If you have a hard time throwing away empty bottles of expensive wines or liquors, put the bottles to good use by converting them into lamps on the cheap.
Maybe you splurged on an expensive bottle of wine, somehow got your hands on a bottle of Pappy Van Winkle or stumbled upon a very unique liquor bottle at an antique store. A great way to commemorate the experience or showcase an unusual bottle is by turning it into a piece of decor.
One of the easiest ways to do this with a wine or liquor bottle is by turning it into a lamp. Here's how it's done.
Converting any old bottle into a lamp is surprisingly easy.
To start with, you will only need four items: an empty bottle that looks cool or holds some sort of meaning or value, a bottle lamp kit, a shade and a light bulb. You can find the bottle lamp kit at most hardware stores for around $12 (directly converted, about £8, AU$17) and it will include almost everything you'll need for the conversion. If the lamp shade you have requires a harp, you can also find a harp kit for as little as $4 (about £3, AU$6) at your local hardware store, as well.
The tools you will need are a Phillips head screw driver, scissors or a knife, pliers and possibly some wire strippers. I also ended up needing some electrical tape. Duct tape could also work, but if you take your time with electrical, the end product will look a little better.
Despite being sold as a bottle lamp kit, meant to help you turn a bottle into a lamp, most kits I found don't accommodate the standard bottle opening for wine or liquor bottles. So you may need to do a little additional work to get one of the adapters to fit your bottle.
All the corked bottles I have on hand measure 0.75 inches (1.9cm) across the inside diameter of the bottle opening. The kit came with three different adapter sizes -- 5/8, 11/16 or 1-inch (1.6, 1.7, 2.5cm) -- none of which fit.
You want the adapter to fit snugly in the neck of the bottle. If none of the adapters fit your bottle, choose the adapter that is slightly smaller than the opening of your bottle's neck. Take the electrical tape and neatly wrap it around the outside of the adapter until the fit is very tight.
Thread the included screw down into the adapter you modified with electrical tape until there is approximately 0.25 inches (0.64cm) of the screw sticking out of the bottom of the adapter. You will likely need a pair of pliers to help thread the screw all the way through. Place a dish rag over the screw to protect the threads, grip the screw with the pliers and use your hand to twist the adapter over the screw.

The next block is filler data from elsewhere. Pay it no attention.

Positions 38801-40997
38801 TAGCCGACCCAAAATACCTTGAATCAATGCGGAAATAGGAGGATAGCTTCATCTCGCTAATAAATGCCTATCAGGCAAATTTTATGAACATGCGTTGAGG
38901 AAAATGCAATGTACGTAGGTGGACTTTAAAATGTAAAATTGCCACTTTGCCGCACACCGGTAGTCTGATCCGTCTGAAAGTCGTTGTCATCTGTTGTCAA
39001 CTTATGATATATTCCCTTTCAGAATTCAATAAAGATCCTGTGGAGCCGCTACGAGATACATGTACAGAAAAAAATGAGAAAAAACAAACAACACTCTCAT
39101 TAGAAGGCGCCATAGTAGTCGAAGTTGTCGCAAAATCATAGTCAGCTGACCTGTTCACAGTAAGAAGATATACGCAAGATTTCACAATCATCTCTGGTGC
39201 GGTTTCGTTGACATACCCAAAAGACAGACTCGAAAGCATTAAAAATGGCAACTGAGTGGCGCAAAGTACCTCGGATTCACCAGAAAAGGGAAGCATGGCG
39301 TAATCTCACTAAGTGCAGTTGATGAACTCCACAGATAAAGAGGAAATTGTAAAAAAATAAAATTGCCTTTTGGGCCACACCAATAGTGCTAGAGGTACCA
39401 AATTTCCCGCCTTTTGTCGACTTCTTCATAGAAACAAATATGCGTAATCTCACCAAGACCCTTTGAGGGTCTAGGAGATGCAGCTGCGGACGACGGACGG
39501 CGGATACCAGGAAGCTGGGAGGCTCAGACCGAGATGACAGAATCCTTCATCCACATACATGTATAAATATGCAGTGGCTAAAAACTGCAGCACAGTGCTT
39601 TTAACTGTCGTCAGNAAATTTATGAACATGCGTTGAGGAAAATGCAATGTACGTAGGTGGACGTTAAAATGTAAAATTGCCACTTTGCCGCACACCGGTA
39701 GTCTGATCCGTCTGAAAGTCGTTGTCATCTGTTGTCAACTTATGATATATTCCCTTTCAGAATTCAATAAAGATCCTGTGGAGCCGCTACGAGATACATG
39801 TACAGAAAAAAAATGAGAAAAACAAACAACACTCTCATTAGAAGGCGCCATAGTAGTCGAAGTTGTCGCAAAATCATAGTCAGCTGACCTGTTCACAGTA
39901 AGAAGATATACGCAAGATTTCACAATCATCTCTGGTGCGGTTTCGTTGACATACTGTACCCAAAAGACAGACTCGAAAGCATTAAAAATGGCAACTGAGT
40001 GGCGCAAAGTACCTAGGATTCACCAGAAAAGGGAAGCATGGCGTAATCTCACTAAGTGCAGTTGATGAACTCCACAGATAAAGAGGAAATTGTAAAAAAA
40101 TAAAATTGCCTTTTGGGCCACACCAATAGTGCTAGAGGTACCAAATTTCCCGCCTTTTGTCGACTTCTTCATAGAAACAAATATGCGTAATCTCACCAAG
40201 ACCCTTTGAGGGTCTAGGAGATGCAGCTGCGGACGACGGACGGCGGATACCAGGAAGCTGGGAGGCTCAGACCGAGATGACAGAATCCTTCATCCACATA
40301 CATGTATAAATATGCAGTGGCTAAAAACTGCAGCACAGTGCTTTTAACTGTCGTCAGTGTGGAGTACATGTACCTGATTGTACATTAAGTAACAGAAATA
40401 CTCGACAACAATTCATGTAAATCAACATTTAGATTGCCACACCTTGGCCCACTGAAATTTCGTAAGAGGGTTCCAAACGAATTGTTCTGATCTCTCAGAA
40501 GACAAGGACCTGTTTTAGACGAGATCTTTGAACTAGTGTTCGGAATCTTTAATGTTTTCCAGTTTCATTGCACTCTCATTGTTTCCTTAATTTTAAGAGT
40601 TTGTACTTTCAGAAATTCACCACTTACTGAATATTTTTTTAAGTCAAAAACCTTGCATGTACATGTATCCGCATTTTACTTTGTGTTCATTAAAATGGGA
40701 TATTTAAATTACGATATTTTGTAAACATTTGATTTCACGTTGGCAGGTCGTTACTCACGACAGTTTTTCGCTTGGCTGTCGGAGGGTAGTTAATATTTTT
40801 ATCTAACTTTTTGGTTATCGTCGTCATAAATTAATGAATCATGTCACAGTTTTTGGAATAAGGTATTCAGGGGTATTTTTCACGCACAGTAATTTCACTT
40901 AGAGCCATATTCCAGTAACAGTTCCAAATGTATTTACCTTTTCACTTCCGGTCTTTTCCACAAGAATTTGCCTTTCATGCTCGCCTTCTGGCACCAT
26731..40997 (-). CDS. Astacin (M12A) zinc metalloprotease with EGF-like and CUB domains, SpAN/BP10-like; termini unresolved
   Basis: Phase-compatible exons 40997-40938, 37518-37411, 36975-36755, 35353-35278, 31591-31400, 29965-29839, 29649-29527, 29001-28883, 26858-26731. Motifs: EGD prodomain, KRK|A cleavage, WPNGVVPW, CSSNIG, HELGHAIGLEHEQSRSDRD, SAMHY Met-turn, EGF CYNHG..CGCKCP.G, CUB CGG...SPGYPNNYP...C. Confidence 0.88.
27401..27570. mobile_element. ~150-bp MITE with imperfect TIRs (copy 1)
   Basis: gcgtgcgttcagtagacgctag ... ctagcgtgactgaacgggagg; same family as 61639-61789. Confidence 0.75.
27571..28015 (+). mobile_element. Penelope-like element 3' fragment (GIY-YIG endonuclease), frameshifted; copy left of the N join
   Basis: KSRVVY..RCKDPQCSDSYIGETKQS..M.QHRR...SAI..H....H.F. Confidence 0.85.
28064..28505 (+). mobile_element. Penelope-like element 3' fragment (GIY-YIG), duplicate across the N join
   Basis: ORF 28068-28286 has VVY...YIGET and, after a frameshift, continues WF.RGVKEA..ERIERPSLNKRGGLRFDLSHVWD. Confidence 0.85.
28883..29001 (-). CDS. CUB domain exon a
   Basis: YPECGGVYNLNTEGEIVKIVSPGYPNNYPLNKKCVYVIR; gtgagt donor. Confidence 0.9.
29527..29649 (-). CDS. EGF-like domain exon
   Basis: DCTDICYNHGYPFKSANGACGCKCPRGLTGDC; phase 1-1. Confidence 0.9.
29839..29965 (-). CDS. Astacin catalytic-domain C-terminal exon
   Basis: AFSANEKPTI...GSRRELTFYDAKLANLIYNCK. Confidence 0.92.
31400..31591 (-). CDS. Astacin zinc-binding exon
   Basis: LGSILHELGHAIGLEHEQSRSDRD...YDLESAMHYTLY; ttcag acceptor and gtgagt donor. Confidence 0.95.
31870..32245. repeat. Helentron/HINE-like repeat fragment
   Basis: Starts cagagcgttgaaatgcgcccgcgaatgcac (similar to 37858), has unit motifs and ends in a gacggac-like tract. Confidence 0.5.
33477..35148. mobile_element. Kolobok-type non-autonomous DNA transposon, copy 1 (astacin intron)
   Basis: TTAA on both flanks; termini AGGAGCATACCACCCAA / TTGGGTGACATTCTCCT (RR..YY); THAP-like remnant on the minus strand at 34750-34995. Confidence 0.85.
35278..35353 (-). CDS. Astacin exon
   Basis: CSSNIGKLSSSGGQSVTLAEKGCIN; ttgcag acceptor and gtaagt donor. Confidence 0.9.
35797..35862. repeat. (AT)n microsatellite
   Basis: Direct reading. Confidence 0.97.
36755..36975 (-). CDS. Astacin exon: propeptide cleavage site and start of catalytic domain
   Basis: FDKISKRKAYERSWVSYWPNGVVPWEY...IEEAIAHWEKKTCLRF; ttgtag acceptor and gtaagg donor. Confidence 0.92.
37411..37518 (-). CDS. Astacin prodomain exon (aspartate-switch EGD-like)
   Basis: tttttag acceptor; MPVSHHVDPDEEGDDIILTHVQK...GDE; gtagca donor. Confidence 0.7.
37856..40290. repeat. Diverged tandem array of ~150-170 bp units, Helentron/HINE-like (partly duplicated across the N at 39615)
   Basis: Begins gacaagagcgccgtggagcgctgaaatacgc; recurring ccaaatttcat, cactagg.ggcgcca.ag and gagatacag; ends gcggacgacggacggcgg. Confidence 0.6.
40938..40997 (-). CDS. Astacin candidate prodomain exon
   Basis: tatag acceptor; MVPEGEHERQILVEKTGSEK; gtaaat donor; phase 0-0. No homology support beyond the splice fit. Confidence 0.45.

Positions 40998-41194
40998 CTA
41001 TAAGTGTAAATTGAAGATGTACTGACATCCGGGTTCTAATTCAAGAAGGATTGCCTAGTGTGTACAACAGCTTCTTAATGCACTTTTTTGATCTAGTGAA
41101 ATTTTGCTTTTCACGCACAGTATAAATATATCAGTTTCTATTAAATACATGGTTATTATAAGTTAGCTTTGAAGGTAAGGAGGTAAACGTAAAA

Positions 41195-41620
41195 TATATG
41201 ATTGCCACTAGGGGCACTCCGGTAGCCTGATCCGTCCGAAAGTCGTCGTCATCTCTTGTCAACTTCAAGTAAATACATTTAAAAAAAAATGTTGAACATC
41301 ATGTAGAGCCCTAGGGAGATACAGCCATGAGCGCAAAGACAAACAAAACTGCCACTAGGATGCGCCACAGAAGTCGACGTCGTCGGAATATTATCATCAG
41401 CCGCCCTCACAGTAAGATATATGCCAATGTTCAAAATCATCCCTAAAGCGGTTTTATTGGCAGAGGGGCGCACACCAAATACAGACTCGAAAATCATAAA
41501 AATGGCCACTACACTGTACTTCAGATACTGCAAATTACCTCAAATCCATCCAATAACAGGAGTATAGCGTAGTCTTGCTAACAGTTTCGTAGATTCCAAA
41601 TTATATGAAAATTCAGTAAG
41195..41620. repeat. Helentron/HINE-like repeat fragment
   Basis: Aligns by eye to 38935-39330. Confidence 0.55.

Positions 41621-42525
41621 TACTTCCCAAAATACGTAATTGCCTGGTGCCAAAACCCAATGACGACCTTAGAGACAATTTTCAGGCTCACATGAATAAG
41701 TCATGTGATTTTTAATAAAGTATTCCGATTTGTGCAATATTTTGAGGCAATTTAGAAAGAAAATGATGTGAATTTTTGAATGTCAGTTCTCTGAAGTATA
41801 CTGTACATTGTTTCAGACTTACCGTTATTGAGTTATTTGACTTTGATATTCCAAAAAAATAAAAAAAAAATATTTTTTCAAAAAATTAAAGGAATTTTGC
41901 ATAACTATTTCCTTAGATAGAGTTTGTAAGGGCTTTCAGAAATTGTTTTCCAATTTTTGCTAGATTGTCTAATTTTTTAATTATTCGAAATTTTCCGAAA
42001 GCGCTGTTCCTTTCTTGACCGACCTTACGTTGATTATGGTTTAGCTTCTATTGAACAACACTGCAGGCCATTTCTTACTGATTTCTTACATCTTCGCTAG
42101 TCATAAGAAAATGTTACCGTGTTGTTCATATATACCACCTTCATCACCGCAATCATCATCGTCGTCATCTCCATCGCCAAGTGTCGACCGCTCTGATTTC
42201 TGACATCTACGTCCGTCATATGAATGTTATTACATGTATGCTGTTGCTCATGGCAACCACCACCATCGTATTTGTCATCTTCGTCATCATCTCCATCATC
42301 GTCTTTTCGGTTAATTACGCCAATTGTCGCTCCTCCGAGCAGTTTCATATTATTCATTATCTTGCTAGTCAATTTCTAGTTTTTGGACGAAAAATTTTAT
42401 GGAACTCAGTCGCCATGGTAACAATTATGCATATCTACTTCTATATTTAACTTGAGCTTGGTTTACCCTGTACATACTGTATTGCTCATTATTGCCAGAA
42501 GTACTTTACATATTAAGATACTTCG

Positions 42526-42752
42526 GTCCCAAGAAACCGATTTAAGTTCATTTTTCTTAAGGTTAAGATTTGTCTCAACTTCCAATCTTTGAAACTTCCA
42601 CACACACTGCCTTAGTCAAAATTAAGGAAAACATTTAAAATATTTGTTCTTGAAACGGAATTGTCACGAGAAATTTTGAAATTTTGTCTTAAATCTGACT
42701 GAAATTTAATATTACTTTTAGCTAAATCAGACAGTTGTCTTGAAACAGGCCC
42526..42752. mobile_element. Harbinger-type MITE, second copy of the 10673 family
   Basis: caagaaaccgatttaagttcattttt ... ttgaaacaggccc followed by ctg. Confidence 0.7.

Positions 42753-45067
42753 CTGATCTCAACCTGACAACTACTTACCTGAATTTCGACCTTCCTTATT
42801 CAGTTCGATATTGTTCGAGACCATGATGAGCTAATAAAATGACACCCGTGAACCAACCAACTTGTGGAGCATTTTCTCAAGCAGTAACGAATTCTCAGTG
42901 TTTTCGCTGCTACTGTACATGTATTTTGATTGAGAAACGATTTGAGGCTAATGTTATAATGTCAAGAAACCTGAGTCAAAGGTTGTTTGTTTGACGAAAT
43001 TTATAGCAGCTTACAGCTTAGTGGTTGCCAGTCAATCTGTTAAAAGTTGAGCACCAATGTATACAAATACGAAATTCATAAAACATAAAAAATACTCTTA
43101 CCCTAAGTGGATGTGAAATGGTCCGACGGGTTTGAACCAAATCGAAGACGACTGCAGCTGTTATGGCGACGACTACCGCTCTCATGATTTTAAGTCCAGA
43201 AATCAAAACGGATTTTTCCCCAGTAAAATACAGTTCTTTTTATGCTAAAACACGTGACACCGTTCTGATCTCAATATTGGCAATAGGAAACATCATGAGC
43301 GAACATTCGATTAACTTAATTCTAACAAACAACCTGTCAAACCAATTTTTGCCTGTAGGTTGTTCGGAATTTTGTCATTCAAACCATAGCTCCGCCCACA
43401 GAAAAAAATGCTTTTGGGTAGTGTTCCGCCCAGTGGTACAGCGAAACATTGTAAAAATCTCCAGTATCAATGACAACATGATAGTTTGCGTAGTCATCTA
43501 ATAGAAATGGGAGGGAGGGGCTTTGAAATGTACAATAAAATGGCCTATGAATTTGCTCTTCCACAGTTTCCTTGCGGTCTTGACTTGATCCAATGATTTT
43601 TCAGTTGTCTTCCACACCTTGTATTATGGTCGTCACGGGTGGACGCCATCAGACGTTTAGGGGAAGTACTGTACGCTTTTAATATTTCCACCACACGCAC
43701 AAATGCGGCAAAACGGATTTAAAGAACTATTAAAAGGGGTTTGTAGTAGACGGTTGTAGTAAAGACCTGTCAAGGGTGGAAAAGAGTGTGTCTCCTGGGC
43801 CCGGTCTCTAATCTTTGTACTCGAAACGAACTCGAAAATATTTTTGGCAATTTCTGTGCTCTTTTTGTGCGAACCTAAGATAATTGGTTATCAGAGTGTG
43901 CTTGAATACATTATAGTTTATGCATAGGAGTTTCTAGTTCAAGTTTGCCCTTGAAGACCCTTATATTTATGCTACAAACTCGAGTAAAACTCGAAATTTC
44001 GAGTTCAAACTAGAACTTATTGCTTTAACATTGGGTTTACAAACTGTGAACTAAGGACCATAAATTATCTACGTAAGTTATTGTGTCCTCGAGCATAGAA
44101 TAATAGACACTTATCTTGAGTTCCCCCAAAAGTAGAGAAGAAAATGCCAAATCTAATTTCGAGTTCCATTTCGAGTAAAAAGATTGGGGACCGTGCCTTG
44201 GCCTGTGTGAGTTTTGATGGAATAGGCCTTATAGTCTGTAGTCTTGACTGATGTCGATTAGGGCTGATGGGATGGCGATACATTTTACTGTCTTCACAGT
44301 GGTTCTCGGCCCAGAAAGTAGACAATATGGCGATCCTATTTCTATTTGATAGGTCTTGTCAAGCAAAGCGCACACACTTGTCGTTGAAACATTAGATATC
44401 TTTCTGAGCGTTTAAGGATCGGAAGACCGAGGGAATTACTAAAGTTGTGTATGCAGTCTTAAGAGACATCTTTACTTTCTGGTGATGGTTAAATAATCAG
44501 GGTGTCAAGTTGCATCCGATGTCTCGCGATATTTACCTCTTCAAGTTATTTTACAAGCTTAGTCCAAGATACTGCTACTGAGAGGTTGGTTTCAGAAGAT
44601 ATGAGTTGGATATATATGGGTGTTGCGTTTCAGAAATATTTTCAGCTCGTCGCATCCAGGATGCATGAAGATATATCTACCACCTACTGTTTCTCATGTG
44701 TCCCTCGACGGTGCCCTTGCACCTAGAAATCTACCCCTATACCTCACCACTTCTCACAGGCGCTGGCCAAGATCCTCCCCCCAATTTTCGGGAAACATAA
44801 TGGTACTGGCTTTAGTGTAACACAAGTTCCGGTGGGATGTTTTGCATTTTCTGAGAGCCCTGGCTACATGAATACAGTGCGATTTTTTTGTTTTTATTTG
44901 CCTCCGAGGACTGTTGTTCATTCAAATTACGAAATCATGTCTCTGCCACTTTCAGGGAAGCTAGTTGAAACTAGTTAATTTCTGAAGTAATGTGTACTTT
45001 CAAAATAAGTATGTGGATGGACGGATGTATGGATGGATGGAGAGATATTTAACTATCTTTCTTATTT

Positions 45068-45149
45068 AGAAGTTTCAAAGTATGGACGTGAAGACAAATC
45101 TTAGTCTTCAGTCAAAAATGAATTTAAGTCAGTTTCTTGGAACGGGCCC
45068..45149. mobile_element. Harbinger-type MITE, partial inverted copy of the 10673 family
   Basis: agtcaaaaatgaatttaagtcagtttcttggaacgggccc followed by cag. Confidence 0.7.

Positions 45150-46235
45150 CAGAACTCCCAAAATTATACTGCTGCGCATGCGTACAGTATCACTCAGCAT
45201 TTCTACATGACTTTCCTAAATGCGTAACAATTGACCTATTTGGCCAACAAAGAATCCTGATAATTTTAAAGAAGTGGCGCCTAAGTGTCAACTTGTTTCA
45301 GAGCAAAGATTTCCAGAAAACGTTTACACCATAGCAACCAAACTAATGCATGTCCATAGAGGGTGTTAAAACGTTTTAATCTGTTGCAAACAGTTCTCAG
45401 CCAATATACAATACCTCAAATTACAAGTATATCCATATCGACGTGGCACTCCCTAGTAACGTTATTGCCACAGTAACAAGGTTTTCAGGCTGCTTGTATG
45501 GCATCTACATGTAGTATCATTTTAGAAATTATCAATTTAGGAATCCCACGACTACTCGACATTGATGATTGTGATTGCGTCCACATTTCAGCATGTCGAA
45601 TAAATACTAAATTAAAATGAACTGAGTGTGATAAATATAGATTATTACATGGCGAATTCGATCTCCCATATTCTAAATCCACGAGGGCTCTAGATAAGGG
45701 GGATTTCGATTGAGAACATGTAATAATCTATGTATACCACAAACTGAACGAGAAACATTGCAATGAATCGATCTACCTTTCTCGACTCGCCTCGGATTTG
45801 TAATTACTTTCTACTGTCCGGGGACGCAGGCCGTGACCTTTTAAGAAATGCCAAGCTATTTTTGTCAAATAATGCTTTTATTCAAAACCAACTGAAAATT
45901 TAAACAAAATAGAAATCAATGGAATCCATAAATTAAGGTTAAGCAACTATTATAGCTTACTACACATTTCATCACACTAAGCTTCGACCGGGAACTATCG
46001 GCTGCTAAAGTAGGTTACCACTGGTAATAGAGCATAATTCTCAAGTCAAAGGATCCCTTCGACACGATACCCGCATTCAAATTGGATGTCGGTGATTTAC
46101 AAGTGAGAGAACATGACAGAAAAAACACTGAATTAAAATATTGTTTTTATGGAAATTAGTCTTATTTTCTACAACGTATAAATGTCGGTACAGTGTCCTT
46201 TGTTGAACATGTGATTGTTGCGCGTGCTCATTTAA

After threading the screw into the adapter, work the adapter down into the bottle neck, making sure the side with the nut is on the top. Once the adapter is fully inserted into the neck of the bottle, place the included ring on the screw. The ring is purely for aesthetics, to cover the adapter and make the finished product look more polished.
The socket for the light bulb comes in three separate parts. The base, which mounts onto the screw you have now inserted into the bottle neck; the socket with the power switch; and the power cord.
You will need to attach the power cord to the socket. Do this by threading the loose ends of the cord through the black plastic channel on the base of the socket. Pull approximately 2 inches (5.1cm) of the power cord through the channel and tie an overhand knot with the cord to keep it from sliding out of the socket. Gently pull the two leads at the end of the cord apart. Your documentation will note which of the two leads are neutral and positive.
Use a Phillips head screwdriver to loosen the neutral terminal, place the exposed wire of the neutral wire under the head of the screw and tighten the screw onto the wire. (In my case, the neutral terminal was a silver screw and the neutral wire was ribbed.) Repeat this step for the positive terminal and lead which, in my case was the brass screw and smooth wire.
Once you have the wires properly connected to the socket, slide the top part of the socket down onto the base until you hear a click. Screw the base of the socket onto the adapter in the bottle, and use the locking screw to hold the entire socket assembly in place.
Finally, place the lamp shade on top of the socket and screw in a light bulb. Flip on the power switch and the lamp should turn on.
In total, I spent about $22 (£15, AU$30) on this project. You can typically find a cheap lamp for less money, but if you're looking to decorate with a bottle that has meaning or looks really neat, $22 and a few minutes of your time is a pretty small investment for a unique and functional piece of decor.